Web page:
But of course we wouldn’t pay the duty anyway.  The EU has (or is negotiating) free trade deals with nearly half the countries in the world.  It has FTAs with Mexico and Korea, for heavens’ sake.  And the UK is its largest export market.  We have a trade deficit of around £50 billion a year with the EU.  Sheer naked self-interest would require Brussels to agree an FTA with us.

Some commentators argue that we’d still have to pay a fee to Brussels for access to the Single Market, as Norway and Switzerland do.  Bunkum.  Given our huge trade deficit with the EU, we ought to charge them for access to our market, and if we agree an FTA with no fees either way, that’s generous.

RSB notes that while his quoted average duty is 2.7%, some half of goods exports are duty free, so the other half face higher tariffs.  We have to recognise particular sectoral concerns, for example in the automotive industry, where import duty to the EU, without a special deal, would be 10%.  (This is a nominal maximum, which RSB quotes — though for various technical reasons the actual figure is significantly lower).  But does anyone imagine that Mercedes and BMW and Audi and VW and Citroen and Peugeot and Renault and …. (I could go on, but you get my drift) would be happy to face a 10% tariff into the UK?  Of course not.  Of course cars would be included in our UK/EU FTA.

Then RSB gets to the new shibboleth of the pro-Europeans: Rules of Origin.  Even with a Free Trade Area, they argue, we should still face horrifyingly complex Rules of Origin requirements, which would make trading with the EU a nightmare.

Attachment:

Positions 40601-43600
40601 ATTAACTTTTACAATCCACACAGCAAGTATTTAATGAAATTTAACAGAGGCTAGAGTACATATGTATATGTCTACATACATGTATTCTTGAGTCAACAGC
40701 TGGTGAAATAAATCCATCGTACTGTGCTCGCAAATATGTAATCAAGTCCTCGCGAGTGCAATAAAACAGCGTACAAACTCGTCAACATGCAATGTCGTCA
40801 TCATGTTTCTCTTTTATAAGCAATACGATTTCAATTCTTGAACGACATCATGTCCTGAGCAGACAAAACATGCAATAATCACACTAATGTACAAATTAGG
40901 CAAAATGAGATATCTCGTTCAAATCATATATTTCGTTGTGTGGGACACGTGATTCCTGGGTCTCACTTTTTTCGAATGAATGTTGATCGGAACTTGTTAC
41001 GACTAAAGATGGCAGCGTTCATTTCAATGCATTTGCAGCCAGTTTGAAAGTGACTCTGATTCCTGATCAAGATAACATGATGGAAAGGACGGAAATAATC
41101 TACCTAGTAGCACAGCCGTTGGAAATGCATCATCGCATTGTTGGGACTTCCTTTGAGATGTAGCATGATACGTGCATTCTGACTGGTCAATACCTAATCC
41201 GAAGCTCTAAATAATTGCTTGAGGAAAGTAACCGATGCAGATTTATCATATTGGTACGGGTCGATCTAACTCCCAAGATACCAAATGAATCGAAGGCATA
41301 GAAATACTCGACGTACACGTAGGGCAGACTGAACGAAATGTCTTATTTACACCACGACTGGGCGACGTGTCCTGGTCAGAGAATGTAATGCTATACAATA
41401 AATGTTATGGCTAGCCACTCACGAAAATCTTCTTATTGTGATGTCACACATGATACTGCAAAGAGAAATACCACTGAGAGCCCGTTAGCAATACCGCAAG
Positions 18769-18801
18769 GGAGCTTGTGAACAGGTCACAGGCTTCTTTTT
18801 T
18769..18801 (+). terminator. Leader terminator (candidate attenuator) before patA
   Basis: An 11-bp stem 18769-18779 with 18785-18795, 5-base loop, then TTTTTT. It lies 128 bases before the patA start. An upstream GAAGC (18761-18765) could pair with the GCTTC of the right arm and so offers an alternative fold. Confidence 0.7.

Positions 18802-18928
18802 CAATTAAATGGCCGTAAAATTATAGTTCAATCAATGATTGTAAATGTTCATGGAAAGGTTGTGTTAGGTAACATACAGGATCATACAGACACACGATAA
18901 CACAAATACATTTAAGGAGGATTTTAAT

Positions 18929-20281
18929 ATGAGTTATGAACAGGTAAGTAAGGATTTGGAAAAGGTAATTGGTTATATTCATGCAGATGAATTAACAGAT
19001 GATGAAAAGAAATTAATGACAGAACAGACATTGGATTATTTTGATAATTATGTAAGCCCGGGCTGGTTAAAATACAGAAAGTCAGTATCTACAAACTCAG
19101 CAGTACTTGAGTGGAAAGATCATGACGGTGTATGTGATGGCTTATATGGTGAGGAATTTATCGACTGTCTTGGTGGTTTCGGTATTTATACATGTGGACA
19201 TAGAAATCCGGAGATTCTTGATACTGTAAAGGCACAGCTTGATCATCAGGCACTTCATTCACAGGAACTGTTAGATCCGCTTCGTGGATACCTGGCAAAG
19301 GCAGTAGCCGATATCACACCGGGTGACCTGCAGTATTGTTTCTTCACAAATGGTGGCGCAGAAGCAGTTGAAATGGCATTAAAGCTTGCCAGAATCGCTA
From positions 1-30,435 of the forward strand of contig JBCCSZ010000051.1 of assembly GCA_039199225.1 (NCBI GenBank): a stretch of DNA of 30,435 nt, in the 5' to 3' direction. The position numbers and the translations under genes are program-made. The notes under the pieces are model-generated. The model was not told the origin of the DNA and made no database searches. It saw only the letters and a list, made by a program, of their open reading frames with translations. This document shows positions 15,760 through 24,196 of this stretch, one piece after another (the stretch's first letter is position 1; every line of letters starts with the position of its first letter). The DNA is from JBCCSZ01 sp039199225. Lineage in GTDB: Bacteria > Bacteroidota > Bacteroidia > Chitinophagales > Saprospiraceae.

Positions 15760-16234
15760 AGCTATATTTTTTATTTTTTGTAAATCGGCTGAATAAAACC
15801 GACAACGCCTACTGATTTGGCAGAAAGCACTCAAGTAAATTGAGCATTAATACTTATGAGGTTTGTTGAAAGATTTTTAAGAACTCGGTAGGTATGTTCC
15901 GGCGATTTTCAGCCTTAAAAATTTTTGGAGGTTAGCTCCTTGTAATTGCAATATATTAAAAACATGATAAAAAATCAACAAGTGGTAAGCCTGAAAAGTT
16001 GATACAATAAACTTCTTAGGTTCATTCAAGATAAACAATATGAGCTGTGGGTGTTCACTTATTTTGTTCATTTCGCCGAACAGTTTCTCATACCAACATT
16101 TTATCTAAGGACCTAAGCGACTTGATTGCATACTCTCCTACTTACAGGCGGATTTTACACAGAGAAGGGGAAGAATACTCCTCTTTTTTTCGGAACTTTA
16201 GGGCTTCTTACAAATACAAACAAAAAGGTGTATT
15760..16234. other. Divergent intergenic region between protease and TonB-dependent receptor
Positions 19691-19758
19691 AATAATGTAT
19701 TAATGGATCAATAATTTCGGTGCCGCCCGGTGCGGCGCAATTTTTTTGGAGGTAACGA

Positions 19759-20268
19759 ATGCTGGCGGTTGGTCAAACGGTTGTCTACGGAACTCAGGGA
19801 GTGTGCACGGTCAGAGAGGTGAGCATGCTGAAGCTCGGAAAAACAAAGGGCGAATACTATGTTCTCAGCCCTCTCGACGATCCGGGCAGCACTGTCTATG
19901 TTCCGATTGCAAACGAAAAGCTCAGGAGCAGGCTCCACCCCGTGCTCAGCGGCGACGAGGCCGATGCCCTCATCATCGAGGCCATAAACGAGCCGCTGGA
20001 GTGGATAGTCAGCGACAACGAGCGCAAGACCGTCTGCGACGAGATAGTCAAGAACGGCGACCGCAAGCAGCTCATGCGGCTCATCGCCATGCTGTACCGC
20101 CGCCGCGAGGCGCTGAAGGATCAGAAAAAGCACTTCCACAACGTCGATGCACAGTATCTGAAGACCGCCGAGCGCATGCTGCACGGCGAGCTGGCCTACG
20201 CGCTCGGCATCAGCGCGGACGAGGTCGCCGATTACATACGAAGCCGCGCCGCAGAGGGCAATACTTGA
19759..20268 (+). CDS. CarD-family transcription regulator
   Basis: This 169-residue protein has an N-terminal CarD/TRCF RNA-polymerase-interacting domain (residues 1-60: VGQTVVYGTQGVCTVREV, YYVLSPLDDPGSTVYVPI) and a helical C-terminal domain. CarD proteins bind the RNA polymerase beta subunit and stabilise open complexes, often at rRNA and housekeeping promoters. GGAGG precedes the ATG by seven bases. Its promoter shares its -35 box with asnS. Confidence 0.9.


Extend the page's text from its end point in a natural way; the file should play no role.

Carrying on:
Now RSB is an international trade expert.  But I myself spent decades in international businesses, and I talk to many companies.  I never, ever remember having any issue with Rules of Origin.  I’ve talked to people in the shipping business who simply don’t recognise Rules of Origin as a problem.  I’ve also talked to exporters who tell me that paperwork on trade within the EU’s much-vaunted Single Market is already worse than that for exports elsewhere, and even some who have abandoned the EU for that reason, and are focussing instead on the faster-growing markets of the BRICS and the USA.

Of course Switzerland has Free Trade Agreements with the EU, so would presumably suffer from the same Rules of Origin problems.  So RSB needs to explain how, despite this handicap, Switzerland still manages to export more to the EU (on a per capita basis) than the UK does.

My assessment is this: that as the arguments for EU membership are stripped away like the layers of an onion, as the pro-Europeans fear they’ll be left naked in the Conference Chamber, they’ve agreed to make a last stand on one obscure technical point: Rules of Origin.  They’re confident that the issue is so arcane that no one will feel able to challenge them.

Some people in UKIP are suggesting that RSB has been “got at”, or even that he was inserted years ago as a mole into the EU debate by the Brussels side, charged with earning the trust of sceptics before blowing them out of the water.  I don’t buy conspiracy theories like that.  But I would suggest that RSB is so focussed on his narrow, specialist expertise that he’s missing the big picture.  Which is a pity.